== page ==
The witty Michael Idov covered the Libertarian Party convention for The New Republic; I talked to him a bit there, a little bit jealous that he could collect notes and observations without the worry of filing every day. He needed only to file this monster-sized piece, rather innacurately subtitled "the tragicomic demise of the Libertarian Party." He provides some context by quoting reason Senior Editor Brian Doherty.
As Brian Doherty writes in his definitive 741-page tome, Radicals for Capitalism, being a libertarian means "sailing on seas of opposition and indifference with an often bizarre and difficult bunch of shipmates." The movement's embrace of personal freedom is wide enough to welcome a Wall Street wing concerned mostly with deregulation; a sci-fi contingent dreaming of space colonies and immortality; a sizable anarchist (or "minarchist") faction preaching dissolution of almost all federal agencies; and, in the last few years, a steady, surly influx of 9/11 "truthers."
But there's a little proof of why Denver wasn't a "demise." The "truthers" didn't win. I remember running around the convention hall after the fourth round of balloting when supporters of the final three candidates from one state caucused to make their case for their choice. A Mary Ruwart supporter explained that only her candidate would "look into the truth of 9/11." This was sold, by the way, as something that could popularize the party.
Never mind! Idov does a heckuva job capturing the drama of events like the Friday night "alternative debate."
A few doomed dabblers march across the stage, serving up a glimpse into the party's various now-endangered constituencies. Christine Smith, a New Age-y redhead with a musical twang, says things like "Ah see freedom in the ahhs of wild creatures." Alden Link is an older gentleman who talks exactly like Truman Capote, except about the Second Amendment.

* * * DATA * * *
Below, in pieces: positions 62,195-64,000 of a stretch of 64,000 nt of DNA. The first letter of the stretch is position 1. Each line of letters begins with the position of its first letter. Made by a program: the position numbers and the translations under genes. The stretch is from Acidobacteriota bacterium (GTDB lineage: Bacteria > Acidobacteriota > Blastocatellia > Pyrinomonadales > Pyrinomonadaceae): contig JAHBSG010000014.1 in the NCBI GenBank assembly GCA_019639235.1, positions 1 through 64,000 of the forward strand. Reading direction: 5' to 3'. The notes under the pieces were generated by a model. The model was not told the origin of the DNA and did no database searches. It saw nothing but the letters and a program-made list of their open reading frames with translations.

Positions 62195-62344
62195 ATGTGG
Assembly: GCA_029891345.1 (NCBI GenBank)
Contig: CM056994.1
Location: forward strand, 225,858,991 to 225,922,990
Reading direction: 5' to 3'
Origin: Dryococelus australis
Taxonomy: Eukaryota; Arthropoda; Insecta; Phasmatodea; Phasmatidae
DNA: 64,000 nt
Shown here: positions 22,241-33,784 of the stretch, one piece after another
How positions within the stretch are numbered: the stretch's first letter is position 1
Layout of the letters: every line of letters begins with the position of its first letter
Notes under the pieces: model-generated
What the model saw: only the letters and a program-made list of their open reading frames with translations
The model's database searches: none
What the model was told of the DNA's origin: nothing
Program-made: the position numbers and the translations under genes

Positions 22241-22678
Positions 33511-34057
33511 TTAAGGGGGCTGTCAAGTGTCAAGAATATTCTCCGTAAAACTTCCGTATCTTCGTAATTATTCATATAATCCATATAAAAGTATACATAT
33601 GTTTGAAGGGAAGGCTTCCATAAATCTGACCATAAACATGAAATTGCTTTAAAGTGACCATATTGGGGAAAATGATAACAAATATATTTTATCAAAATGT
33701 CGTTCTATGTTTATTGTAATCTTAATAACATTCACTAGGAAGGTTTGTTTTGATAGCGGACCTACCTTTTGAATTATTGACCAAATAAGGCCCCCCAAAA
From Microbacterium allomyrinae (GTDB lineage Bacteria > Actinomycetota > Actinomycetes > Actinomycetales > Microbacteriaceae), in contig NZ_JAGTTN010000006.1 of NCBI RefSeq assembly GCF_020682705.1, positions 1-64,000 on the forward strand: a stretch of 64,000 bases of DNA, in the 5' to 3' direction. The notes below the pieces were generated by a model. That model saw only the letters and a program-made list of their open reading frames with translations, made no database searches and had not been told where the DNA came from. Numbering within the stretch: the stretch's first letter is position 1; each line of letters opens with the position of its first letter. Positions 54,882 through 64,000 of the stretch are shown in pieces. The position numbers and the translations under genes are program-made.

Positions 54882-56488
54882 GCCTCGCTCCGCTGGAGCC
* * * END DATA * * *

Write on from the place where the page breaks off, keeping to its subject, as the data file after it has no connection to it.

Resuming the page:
And then something electrifying happens. A man from Las Vegas named Wayne Allyn Root saunters to the podium. A ruddy bookmaker and TV sports handicapper who once co-hosted a show with Jimmy "The Greek" Snyder, Root looks like a cross between "SNL"'s Darrell Hammond-as-Bill Clinton and Biff from Back To the Future. He's been itching to diversify from odds-making and TV appearances, and recently wrote the book Millionaire Republican, about "creating personal wealth in the GOP-dominated era." (It came out in 2006.) Soon after, he had his own "Libertarian awakening," as he calls it. Root's brochure baldly paints his candidacy as a pure p.r. project. His detailed "sixteen-year plan" for the party has such milestones as "Wayne hits a local college nightspot and dances with the younger set. The video makes U Tube" and "Wayne becomes a frequent guest on 'This Week with George Stephanopoulos,' Wayne's Columbia University classmate." (Stephanopoulos on Root: "I definitely didn't know him.") His other Columbia classmate? "Barrack [sic] Obama." P.r. gold.
Is this what it looked like on C-SPAN?